- Autor/Doctorand: Laura Darriba Pol
- Dia: Dijous 31 d'octubre de 2013
- Hora: 11:00
- Lloc: Sala de Graus Eduard Fontseré
- President: Dr. Albert Bosma
- Secretari: Dra. Mercé Romero Gómez
- Vocal: Dr. José Alfonso López Aguerri
- Suplents: Dra.Francesca Figueras Siñol, Dr. Francisco Javier Castander Serentill, Dr. Carlos García Gómez
- Directors/Tutors: Dr. Josep Maria Solanes Majúa, Dr. Jaime DAvid Perea Evangelia Athanassoula
Galaxy groups are believed to play a key role in the formation and evolution of structure in the universe as they are the most common environment where galaxies reside. Despite its abundance, these galaxy aggregations have, however, received little attention in contrast to the more conspicuous and richer clusters of galaxies.
At group scales, most efforts have been focused so far in investigating the evolutionary effects of the global tidal field in a fully assembled group environment. The goal of this PhD thesis is to examine the role played by the frequent low-speed galaxy collisions that occur during the pre-collapse phase of these systems in shaping the properties of the group membres and the intragroup medium.
The first part of the work presents a fully functional numerical model of a pre-virialized galaxy group within the framework of the LambdaCDM concordance cosmology. This group model, which provides a realistic caricature of these systems in the early stages of their formation, is designed to extend the methodology of binary merger simulations to these scales. Both the group and its member galaxies are modeled as live multicomponent, collisionless, N-body systems, composed of dark matter and stars.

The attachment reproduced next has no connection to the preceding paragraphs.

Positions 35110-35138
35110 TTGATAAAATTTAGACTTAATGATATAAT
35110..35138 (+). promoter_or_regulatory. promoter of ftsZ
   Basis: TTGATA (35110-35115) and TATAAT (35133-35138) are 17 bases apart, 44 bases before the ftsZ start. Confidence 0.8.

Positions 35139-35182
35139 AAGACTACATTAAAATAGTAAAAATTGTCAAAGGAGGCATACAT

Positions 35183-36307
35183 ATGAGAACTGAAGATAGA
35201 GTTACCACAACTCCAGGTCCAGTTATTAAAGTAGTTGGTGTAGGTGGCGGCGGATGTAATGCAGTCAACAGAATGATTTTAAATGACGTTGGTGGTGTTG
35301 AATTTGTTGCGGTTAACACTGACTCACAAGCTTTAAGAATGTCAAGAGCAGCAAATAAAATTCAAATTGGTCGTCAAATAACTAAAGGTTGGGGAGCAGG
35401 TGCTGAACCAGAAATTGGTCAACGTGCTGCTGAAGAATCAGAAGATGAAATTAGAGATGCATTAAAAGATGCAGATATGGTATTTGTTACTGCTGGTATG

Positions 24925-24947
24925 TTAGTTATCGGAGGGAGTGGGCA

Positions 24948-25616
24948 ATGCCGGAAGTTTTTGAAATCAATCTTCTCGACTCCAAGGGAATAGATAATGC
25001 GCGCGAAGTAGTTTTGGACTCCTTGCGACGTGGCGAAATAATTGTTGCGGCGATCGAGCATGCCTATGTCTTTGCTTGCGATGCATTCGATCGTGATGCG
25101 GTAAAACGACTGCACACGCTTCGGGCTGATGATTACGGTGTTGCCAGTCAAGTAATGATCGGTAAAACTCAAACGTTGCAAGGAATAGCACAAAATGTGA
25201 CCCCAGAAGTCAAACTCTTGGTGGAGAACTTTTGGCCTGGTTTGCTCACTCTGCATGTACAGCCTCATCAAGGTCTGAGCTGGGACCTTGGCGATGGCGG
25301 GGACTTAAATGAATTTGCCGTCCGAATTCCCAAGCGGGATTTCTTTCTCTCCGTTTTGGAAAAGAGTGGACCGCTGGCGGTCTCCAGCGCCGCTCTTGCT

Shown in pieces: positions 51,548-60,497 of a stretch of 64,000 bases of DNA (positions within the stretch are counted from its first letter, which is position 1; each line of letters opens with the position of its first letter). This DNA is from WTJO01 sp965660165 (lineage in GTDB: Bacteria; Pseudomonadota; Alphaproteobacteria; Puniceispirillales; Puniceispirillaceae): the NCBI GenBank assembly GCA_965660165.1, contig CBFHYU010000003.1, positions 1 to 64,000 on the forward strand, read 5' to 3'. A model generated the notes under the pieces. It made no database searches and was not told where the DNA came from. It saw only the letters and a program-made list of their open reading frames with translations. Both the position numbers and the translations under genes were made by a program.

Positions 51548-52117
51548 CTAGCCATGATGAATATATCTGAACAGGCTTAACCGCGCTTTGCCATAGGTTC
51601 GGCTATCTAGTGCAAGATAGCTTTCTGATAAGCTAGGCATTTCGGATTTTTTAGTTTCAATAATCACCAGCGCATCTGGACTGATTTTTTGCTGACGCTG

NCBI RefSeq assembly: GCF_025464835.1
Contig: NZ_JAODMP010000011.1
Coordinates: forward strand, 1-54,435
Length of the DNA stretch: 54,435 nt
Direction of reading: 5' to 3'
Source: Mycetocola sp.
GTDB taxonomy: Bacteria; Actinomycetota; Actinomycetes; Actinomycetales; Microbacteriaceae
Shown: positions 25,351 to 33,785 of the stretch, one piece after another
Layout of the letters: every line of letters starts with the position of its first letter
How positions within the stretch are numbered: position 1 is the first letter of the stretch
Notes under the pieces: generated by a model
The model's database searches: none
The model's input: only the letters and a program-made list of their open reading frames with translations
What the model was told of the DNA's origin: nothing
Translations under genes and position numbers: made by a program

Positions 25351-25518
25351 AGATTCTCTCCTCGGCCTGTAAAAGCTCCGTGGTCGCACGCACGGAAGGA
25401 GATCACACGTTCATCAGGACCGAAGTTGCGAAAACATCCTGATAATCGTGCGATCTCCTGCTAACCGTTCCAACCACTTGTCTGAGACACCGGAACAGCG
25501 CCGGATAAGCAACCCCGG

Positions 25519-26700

The second part of the thesis presents a series of results inferred from six high-resolution 10^7-particle simulations of our pre-virialized groups. All groups are evolved for about 10 Gyr and cover a relatively broad parameter space of initial conditions. We apply several measurement techniques and use different astronomical tools to study both the production of intergalactic luminous material (IGLM) and the evolution of galaxy properties driven by the frequent encounters experienced by galaxies in the group environment. By following the evoluti on of isolated binary mergers, from the binding energy and local density of the particles, we find momentary but significant decrements in the number of bound particles due to punctual kinematic decouplings of the dense galactic cores and a staggered evolution of the unbound mass. The results of this sort of analysis further indicate that the binding energy of the stripped starlight is essentially uncorrelated with the local mass density. We also characterize the structure and kinematics of two representative major mergers finding indications that the full relaxation of the outer radial structure of the remnants requires a minimum of ~ 2 Gyr.
This however does not preclude that the fraction of diffuse stellar material of the remnants does not change significantly with time after the coalescence of the cores of the progenitors. Furthermore, we find that all our simulations produce systematically a low (< 10%) IGLM fraction. In the absence of a larger statistics that increases the confidence of our results, as well as of a robust and unambiguous methodology for the identification of the diffuse light component, this finding suggests that the extraordinary amounts of light detected in some well-known Hickson Compact Groups, such as HCG 79 and HCG 90, cannot be made exclusively from stellar material stripped out of their member galaxies. Finally, in agreement with theoretical predictions, our simulations confirm that the selective merging that takes place in unrelaxed poor groups can transform an initially Schechter-like stellar mass distribution function into a bimodal one.